Failing to do so could have dire consequence for pets, and result in a Cruelty to Animals or Animal Neglect charge and up to a $1,000 fine for the owner.
Ideally, the best way to protect pets from extreme temperatures is to avoid long-term outdoor exposure. However, if pets have to be outside for longer durations, Denver city ordinance requires that pets have adequate outdoor shelter such as a dog house, porch area, or a similar structure that allows an animal to escape the elements.
Further insulating the shelter or adding a“doggie door” to a garage or covered area adds an additional layer of protection from the cold.
9News reporter Eric Egan recently followed along with Denver Animal Control Officer Andrew Martinez while Officer Martinez responded to calls regarding animals being left outside in extreme cold temperatures. View the 9News report and video.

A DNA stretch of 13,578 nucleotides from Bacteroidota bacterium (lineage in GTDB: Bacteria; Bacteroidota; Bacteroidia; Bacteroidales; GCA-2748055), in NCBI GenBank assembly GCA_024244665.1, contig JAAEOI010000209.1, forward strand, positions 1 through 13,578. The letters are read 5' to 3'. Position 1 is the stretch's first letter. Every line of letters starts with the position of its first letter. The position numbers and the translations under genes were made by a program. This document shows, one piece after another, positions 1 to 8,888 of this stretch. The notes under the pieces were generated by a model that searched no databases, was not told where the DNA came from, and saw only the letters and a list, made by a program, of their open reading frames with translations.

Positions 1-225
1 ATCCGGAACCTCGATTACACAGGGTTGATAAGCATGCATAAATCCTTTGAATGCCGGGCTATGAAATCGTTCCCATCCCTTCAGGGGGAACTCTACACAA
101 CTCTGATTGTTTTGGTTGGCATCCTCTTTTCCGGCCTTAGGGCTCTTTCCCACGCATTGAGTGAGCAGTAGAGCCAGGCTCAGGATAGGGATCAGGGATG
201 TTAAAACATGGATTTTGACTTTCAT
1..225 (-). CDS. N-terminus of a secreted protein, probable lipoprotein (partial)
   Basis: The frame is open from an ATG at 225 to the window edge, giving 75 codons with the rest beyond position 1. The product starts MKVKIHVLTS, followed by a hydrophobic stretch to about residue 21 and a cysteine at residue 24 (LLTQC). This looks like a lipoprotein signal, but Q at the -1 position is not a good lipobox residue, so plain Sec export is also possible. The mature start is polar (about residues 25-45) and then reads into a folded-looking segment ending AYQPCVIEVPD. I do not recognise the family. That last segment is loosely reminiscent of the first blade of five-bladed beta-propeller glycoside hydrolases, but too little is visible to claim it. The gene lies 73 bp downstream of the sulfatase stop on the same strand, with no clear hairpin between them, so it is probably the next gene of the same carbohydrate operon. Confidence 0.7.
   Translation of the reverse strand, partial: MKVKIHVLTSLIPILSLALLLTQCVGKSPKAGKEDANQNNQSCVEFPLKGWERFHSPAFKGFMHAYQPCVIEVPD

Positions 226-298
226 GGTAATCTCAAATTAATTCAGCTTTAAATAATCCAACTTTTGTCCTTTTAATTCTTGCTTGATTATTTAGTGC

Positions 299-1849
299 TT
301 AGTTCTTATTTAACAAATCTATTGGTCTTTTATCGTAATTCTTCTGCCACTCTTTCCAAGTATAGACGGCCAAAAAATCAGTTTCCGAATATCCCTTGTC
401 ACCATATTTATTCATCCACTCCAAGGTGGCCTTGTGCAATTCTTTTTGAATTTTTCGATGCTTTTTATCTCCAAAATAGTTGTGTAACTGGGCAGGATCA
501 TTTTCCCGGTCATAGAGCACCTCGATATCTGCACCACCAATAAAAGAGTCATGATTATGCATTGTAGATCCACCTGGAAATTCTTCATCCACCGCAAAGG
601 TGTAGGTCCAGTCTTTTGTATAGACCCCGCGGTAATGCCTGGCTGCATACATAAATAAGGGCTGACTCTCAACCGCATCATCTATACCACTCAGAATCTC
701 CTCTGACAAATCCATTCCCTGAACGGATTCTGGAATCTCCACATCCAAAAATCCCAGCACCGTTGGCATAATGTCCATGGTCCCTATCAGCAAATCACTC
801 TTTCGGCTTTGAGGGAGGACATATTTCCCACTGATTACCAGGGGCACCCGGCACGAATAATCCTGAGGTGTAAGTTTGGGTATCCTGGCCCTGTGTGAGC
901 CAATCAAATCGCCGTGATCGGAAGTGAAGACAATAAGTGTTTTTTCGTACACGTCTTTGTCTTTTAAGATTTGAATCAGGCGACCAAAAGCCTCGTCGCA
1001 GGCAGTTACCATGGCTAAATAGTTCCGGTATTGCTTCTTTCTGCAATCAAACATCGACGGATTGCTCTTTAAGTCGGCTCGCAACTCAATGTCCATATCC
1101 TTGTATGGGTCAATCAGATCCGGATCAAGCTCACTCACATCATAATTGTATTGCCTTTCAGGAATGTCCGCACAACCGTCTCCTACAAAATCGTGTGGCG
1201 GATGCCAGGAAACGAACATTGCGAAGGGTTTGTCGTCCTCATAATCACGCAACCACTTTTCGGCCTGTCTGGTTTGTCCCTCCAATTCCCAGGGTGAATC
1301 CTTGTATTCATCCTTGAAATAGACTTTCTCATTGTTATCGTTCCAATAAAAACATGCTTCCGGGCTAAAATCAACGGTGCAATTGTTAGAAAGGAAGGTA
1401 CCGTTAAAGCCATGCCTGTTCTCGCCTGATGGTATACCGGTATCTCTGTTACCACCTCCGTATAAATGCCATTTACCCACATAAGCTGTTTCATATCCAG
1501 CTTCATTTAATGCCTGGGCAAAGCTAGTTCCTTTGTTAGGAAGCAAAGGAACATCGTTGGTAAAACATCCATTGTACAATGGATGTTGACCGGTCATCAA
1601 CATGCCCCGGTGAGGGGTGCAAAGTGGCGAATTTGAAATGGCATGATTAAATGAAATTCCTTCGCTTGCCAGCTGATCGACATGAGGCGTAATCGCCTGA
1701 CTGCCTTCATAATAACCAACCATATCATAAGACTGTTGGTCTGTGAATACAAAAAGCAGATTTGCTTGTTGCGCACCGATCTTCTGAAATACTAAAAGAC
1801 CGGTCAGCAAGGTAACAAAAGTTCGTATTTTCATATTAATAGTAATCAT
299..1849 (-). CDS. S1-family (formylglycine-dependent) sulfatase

Additional tips include:
- When pets come in from the outdoors, remove snow, ice, salt other ice treatment chemicals. This will not only keep them dry, but also keep them from ingesting chemicals that may remain on their coat.
- Never leave your dog or cat alone in a car during cold weather. A car can act as a refrigerator in the winter, holding in the cold.
- Don’t leave dangerous and potentially lethal chemicals like snow and ice remover and anti-freeze outdoors where pets can accidentally ingest.
- Check under the hood of outdoor vehicles before starting them up. Stray cats often look for refuge in warm engines.
For information about Denver’s Animal Care & Control ordinances or additional pet safety tips, visit